The RiverArts Music Tour is back for its 8th year of providing the community with local spaces, both indoors and out, to enjoy and perform their favorite music. This year’s festival on June 3 will span 41 locations across seven Rivertown villages – Yonkers, Hastings on Hudson, Dobbs Ferry, Ardsley, Irvington, Tarrytown and
Sleepy Hollow – all in a single day. Performances will showcase more than 350 musicians, mostly local, who perform a wide variety of genres, from jazz and classics out of the American Songbook to folk-rock and psychedelic jam band vibes.
Tour Producer Adam Hart has been a part of the music tour since its inception. Hart says this is the biggest tour yet, not only because of the large number of performers. Says Hart: “We are now in the recovery time of the pandemic, and people have a huge desire to get out and play.”
Each of the locations will have different acts and lineups. The Dobbs Ferry Waterfront stage will go from 11am-9pm and will feature notable jazz acts like singer, composer and saxophonist Stephanie Chou, who writes and performs music that is inspired by both Chinese and Western
Jazz music, and The Library Jazz Band, which will perform a tribute to Stevie Wonder’s classic album Innervisions. Also on deck will be the 11-piece blues/rock group Erik Blicker Trio.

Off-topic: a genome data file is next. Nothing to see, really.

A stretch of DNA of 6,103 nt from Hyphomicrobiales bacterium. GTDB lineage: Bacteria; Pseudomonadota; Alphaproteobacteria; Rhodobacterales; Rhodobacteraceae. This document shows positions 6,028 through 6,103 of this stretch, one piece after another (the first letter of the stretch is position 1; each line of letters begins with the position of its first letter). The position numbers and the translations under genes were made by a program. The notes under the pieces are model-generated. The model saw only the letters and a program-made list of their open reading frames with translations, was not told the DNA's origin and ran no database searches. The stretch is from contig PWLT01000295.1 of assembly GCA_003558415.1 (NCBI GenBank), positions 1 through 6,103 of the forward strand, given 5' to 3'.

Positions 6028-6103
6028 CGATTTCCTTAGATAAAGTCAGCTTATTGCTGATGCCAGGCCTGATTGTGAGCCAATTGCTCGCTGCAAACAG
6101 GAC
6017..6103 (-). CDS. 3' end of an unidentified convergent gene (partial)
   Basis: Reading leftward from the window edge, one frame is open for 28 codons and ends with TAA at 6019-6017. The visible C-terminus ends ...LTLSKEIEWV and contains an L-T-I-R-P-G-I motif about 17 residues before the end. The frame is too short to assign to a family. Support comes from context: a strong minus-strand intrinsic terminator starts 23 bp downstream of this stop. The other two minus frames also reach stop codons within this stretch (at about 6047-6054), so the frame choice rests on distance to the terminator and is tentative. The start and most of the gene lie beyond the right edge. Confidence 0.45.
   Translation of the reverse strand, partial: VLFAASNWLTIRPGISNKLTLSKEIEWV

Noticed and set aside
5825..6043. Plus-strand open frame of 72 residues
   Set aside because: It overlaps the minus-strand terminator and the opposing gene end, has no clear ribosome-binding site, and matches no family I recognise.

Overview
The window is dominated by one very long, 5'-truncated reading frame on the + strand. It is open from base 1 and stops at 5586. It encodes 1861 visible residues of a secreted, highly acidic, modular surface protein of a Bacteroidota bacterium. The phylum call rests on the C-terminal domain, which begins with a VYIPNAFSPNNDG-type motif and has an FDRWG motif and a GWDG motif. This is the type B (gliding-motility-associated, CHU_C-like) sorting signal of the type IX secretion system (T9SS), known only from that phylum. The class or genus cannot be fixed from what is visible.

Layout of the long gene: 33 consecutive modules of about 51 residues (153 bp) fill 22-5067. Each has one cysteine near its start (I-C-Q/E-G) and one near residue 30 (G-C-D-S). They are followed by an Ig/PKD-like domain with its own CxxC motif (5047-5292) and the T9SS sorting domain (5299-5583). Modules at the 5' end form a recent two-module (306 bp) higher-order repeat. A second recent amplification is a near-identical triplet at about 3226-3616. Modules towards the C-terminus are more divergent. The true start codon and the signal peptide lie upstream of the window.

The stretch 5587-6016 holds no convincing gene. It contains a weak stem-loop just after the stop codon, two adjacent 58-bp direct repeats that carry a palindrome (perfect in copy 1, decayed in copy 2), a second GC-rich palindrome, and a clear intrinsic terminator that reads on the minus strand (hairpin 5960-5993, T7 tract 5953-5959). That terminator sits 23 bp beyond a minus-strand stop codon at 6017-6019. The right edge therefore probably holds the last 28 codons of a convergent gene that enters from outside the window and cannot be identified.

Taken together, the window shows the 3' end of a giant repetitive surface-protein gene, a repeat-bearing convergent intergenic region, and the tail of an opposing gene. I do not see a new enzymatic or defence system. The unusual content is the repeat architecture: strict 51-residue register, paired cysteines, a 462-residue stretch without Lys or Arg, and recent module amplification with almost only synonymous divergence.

This year’s locations have expanded to include areas of Yonkers and Horan’s Landing in Sleepy Hollow. The Boyce Thompson Center in Yonkers will host jazz singer Tamuz Nissim and jazz guitarist George Nazos. Horan’s Landing will feature country rock band Divining Rod.
While most of the acts are local, the musical inspirations come from all over the world. Andes Manta presents music of the Andes in Hastings on Hudson and Tapi Tapi brings traditions of Zimbabwe to Untermyer Gardens in Yonkers; meanwhile, Heartwood features Native American-inspired world musician Sleepy Hollow.
Hart says that concerts serve as a way to bring people together, especially when many of the acts are a part of the same community playing alongside each other. “When the majority of the performers are our neighbors, and they are sharing their talent, people respond as a community and support each other by being together, expressing themselves through music, and expressing appreciation through encouragement. The musicians also enjoy receiving tips, since they are playing gratis.”
Photos: (top to bottom) Courtesy of RiverArts Music Tour: Shakedown, Diving Rod and Kofi.
After receiving his BA in Media Arts, Daniel Wood went back to SHU for his MA in Journalism and Media Production. He has played trumpet in various bands and was surrounded by artists and writers growing up, which led to his interest in writing about various creative topics.